One Room Challenge

See How a “Dark Hole” Bedroom Transforms with Dreamy Built-in Bookshelves

published Feb 16, 2024
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Often, built-in bookshelves are in living rooms, dens, or basements, but who says they can’t be in bedrooms, too? DIYer Shalonne Luke’s (@thebackuphouse) bedroom makeover certainly makes the case for bringing the wall-to-wall library treatment to the bedroom. 

Before, Shalonne’s bedroom “felt like a dark hole,” she says. When she first moved in, she painted it a deep gray shade. “I wanted a cozy, monochromatic space, but ended up with an unimaginative, dark room,” Shalonne says. 

In addition to the dark gray paint, Shalonne also added IKEA velvet blackout curtains to enhance the space and started (but never completed) a gallery wall above the bed’s high-backed headboard — or at least, in the space that wasn’t taken up by a mostly blocked window. “The original fir floors with a Swedish finish were the only redeeming feature of the room,” Shalonne says. “I was uninspired by every piece of furniture, and the covered windows were depressing.”

Shalonne wanted to brighten things up, and she did so during the fall 2023 One Room Challenge.

Credit: Andrea Starr Photography
Credit: Andrea Starr Photography

 A “restrained palette” keeps things calm. 

The rest of Shalonne’s home is full of color, but for this space she “wanted the room to read sophisticated, luxurious, classic, and calm,” and this meant using  “a restrained palette of creams and browns,” she says.

Shalonne kept her paint choices light and bright this round: Valspar’s Mystique for the walls, and Sherwin-Williams’ White Sesame for the trim. 

Credit: Andrea Starr Photography

The built-in bookshelves were a first-time DIY.

In addition to sophisticated and calm luxury, Shalonne says she “had this vision of antique leather-bound books sitting behind a low headboard” for her bedroom. The headboard is still in progress, but the leather-bound books are all in place.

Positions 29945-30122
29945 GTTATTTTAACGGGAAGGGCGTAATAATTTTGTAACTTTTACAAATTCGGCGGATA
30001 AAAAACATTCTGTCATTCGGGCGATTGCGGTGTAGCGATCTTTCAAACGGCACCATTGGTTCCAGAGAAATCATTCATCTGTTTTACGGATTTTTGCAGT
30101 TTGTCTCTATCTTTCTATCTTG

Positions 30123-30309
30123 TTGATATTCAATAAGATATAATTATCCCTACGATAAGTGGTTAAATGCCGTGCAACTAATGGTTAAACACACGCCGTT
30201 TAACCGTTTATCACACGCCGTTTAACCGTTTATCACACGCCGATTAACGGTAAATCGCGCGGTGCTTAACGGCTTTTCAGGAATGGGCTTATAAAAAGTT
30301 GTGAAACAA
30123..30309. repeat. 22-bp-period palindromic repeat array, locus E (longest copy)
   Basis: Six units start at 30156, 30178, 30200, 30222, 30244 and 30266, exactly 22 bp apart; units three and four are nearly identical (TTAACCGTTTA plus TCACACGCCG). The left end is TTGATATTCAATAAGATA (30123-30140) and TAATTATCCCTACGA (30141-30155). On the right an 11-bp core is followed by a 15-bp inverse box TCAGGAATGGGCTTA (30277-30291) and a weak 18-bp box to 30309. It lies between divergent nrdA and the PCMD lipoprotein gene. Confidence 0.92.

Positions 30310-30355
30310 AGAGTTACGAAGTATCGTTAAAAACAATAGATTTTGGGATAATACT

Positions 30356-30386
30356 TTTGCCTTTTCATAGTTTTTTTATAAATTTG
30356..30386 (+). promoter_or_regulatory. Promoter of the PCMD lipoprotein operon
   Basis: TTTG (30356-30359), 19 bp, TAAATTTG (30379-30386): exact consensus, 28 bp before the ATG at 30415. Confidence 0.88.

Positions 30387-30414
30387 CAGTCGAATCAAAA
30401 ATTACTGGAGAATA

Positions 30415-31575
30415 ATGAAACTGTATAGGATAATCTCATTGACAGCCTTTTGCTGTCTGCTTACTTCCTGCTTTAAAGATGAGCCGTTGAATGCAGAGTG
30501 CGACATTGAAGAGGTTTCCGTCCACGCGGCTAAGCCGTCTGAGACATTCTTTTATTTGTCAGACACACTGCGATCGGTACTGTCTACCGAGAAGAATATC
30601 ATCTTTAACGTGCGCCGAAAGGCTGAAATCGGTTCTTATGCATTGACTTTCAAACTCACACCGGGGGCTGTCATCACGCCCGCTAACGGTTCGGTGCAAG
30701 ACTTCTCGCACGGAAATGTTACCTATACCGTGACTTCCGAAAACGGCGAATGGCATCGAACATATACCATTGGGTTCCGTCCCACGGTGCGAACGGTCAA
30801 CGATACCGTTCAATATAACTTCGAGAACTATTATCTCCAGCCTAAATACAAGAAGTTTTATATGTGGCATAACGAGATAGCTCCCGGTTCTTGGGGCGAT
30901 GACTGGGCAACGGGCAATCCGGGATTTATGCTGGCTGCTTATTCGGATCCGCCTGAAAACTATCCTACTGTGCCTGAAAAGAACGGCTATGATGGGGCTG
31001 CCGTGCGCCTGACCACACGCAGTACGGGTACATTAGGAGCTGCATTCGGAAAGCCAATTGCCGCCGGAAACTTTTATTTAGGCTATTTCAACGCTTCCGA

After getting rid of some of the old furniture in the room, Shalonne got to work on the wall-to-wall bookcases. “There were quite a few setbacks, from running out of wood, switching materials because of costs, drilling the shelf holes incorrectly, and the entire units shifting out of square when I screwed them in place,” she says. 

Shalonne had never built bookshelves before. “It was an adventure,” she says. For anyone else taking on the project, “Don’t be afraid to pivot and change some aspects of the design during the process.” (For instance, Shalonne’s bookcases ended up being only 9 inches deep to work for the measurements of her bedroom instead of the standard 12. And if she were to do things over again, she might make them even shallower!)

Credit: Andrea Starr Photography

New trim adds old-school charm.

“This room had rounded corners, so I had to figure out how to add trim — especially window trim — and how to conceal the space that the rounded edges created,” Shalonne says. “I ended up using drywall mud and had to re-mud the window jambs. I’ve always struggled with installing crown molding, but this time I found a helpful cutting tutorial that worked wonders and made the job a breeze.”

Credit: Andrea Starr Photography
Credit: Andrea Starr Photography

Secondhand finds complete the vintage-inspired bedroom.

Shalonne’s entire project cost less than $3000 (a number that includes the furnishings). The nightstands and the mirror were from Facebook Marketplace and just needed a good clean. The Drexal four-drawer chest was $20, and the antique writing table was $130 (both scored secondhand). The ottomans and the secretary came from estate sales. Shalonne’s mom, Carol Allen (@buzylaidy), sewed the pillow shams and lumbar pillow cover. Most of the book sets are from Goodwill, and almost all of the accessories are thrifted. Two new items are the rug from Amazon and the chandelier from Lowe’s. 

“The room is so much brighter now and feels like it is truly me,” Shalonne says. “Most of the furniture in the old space was either my husband’s, moved in for my kids (rocking chair), or purchased because it was inexpensive but not necessarily what I wanted. In this new space, each piece of furniture was curated over time and purchased because I loved it.”

This project was completed for the fall 2023 One Room Challenge, in partnership with Apartment Therapy. See even more of the One Room Challenge before and afters here.